Over the past year I’ve been fascinated by the way business interactions and processes weave their way in-between the on-line and off-line worlds. Digital has become the default format for the majority of business data as so much of our interaction and data creation now happens on-line (even if that is mostly via email). That said, it still seems to be that the most important business interactions are still the ones that happen off-line. So, how does information make its way between these two worlds? That was the topic of my session at the Dell B2B Social Media Huddle, which Heather Taylor did a great job of live blogging. ‘Thank you’s to Neville (@jangles) and Kerry (@Kerryatdell) for bringing together an incredibly knowledgable crowd.

The short answer to the question is that the transitions happen badly today. The keyboard still remains the primary interface for converting off-line conversations into on-line knowledge. Of course, it isn’t really the keyboard, ultimately it’s the human that makes the conversion between the two worlds take place. That brings a good deal of fallibility to the process, but it is also what makes it inherently personal, human and social, and what makes social software so well suited to tackling the issue.

Blogs and Wikis have long been used to capture the essence of meetings and events, to make them more broadly available to the organisation – although I continue to be shocked by how few meetings are minuted, or even have actions recorded (as Penny was). Milestone Planner has made that process a habit for me – typing a line of text and clicking on an avatar is all it takes to record an action. The simple act of creating a digital record of the off-line event has a dramatic impact on the likelihood that it will be followed up and actually happen. When that action is ‘socially’ accountable – by being made visible on-line to others – the likelihood goes up even further (that’s one of the main concepts behind Milestone Planner).

The interface between on-line to off-line data has also been a narrow one. The office printer is still the main way that digital assets get back into the physical world. There is the occasional nod to the meeting room projector, that makes our PowerPoint creations appear as a fleeting flash of light, but the piles of printed paper that seem to gather by any office printer bear testament to the device’s dominant role in creating ‘real’ things from our digital machinations.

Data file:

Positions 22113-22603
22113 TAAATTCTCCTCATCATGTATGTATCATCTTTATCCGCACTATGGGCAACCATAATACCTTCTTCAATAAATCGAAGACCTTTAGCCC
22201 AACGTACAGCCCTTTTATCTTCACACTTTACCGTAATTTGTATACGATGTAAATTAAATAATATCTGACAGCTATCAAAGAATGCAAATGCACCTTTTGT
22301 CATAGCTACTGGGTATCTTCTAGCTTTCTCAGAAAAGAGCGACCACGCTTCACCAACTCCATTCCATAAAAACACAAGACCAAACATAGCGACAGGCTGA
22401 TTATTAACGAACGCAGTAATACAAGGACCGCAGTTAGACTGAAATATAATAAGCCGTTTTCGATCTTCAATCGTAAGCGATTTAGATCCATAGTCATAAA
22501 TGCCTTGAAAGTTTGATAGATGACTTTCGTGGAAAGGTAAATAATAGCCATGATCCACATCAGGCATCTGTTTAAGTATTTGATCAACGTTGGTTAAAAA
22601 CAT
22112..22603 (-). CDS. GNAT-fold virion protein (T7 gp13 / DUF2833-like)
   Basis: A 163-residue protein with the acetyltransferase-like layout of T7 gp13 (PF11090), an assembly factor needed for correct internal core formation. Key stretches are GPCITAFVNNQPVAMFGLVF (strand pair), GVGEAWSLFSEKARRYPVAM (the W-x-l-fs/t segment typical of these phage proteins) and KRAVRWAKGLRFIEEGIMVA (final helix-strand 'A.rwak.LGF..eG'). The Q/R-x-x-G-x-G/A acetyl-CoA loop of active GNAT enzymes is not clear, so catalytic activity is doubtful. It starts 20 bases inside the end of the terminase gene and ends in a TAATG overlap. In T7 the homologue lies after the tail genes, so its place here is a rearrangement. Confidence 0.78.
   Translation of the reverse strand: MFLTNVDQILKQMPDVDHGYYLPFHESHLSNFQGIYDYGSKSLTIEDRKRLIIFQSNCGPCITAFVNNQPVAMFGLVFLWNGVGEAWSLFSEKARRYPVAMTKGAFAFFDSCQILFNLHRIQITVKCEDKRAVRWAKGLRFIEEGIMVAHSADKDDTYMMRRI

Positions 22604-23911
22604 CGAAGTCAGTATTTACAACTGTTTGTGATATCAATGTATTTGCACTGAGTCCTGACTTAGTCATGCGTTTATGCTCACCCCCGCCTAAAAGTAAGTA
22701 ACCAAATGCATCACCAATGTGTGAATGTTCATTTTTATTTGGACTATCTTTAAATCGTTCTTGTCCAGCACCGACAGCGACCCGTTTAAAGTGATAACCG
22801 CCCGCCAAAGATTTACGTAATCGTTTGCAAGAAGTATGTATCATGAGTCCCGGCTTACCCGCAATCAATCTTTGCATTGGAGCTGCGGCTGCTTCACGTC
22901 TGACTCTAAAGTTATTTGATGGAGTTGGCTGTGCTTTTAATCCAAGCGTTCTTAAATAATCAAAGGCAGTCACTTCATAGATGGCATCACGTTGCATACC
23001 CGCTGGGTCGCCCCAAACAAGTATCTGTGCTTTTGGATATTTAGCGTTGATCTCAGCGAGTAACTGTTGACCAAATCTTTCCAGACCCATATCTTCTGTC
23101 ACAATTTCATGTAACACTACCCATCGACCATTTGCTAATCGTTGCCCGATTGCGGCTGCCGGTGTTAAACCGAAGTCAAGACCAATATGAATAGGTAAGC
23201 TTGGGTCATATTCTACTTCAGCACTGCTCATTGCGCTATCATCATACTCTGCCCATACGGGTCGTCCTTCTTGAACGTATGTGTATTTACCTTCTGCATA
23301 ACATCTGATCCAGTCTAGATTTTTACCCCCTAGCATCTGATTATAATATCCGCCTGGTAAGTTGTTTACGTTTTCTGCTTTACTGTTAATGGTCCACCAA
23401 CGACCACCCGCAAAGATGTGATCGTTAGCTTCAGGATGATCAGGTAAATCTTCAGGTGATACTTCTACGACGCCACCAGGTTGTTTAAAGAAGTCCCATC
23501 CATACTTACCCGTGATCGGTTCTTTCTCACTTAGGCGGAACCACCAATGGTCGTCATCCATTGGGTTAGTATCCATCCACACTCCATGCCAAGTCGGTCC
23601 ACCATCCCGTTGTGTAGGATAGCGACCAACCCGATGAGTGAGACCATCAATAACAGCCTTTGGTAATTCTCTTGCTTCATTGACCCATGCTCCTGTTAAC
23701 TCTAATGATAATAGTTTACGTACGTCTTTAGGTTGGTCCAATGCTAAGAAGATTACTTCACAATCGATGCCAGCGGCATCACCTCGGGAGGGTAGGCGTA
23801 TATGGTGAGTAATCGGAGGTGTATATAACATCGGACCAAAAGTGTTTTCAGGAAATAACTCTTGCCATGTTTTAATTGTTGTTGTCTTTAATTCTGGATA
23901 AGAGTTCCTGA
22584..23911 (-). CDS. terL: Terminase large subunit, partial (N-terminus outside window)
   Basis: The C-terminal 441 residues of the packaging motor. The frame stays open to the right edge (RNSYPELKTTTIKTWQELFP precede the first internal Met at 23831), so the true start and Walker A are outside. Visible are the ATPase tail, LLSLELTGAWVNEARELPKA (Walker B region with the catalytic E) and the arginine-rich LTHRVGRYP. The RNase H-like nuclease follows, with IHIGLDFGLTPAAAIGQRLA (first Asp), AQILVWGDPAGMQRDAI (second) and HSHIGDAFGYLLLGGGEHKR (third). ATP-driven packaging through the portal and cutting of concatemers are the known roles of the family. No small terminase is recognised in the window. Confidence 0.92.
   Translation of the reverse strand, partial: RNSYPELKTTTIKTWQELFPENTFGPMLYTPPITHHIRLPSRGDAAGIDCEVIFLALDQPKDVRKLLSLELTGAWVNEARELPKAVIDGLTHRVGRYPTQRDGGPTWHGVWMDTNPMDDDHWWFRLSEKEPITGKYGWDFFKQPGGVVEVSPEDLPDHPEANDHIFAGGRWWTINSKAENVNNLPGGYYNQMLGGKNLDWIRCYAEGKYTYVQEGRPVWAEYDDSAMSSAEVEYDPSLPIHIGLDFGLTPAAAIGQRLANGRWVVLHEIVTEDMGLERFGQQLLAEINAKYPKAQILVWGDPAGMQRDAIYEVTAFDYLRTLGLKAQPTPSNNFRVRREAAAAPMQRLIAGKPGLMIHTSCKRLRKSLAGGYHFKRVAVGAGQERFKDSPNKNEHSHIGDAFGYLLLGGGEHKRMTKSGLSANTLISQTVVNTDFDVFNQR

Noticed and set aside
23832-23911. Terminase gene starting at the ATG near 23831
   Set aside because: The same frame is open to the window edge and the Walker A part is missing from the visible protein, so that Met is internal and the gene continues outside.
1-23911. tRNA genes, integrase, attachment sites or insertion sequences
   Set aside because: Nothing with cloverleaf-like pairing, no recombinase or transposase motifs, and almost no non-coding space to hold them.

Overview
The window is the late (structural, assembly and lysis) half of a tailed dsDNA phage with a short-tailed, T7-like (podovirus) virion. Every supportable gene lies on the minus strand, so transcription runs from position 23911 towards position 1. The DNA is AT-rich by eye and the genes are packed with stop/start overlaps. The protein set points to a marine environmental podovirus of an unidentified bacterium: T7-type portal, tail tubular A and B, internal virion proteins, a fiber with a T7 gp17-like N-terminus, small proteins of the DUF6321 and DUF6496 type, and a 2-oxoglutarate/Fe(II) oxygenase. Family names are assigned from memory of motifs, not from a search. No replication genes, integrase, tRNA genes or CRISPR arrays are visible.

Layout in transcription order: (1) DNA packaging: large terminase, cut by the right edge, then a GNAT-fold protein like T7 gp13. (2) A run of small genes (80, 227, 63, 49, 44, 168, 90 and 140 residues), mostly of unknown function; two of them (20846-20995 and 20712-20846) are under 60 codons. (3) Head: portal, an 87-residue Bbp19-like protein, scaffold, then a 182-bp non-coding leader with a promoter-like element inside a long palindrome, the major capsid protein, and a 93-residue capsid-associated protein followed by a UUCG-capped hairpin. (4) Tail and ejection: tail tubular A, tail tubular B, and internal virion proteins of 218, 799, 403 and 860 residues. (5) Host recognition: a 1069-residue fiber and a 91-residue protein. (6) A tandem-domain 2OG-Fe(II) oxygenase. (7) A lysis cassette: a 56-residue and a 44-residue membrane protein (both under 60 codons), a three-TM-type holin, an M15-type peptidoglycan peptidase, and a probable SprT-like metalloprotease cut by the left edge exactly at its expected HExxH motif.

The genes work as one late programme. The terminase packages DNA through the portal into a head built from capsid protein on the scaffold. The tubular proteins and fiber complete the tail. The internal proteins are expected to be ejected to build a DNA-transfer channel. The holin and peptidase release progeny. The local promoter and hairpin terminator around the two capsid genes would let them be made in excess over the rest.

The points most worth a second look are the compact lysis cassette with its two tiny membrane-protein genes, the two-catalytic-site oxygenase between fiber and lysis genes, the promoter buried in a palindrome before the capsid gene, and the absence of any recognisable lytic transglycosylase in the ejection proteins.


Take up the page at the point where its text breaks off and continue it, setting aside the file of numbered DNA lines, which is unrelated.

The narrow paths between on-line and off-line in the business world seem ridiculous when you look at the technology we actually have at our finger tips: Phones to capture pictures and video, or even audio, conference call systems that can record and transcribe speech, virtual world environments, speech to text software, augmented reality, … the list goes on. Many business folks are already using these tools – mostly the ones that move in social media circles I note! – but they are a tiny minority in a sea of literal monotony.

Mobile devices, be they phones or tablets, have a central role to play in smoothing the transition between the on-line and off-line lives of business data. That is partly due to the amount of technology they pack into one space, but it is one of the things to fall out of the inherently personally nature of the interface between the two worlds: Mobiles are inherently personal, privatised and individual. We keep them with us, much more than laptops, and they have a much better sense of our place and identity, through features such as GPS, and their ability to create and store video and photos that represent our daily experiences.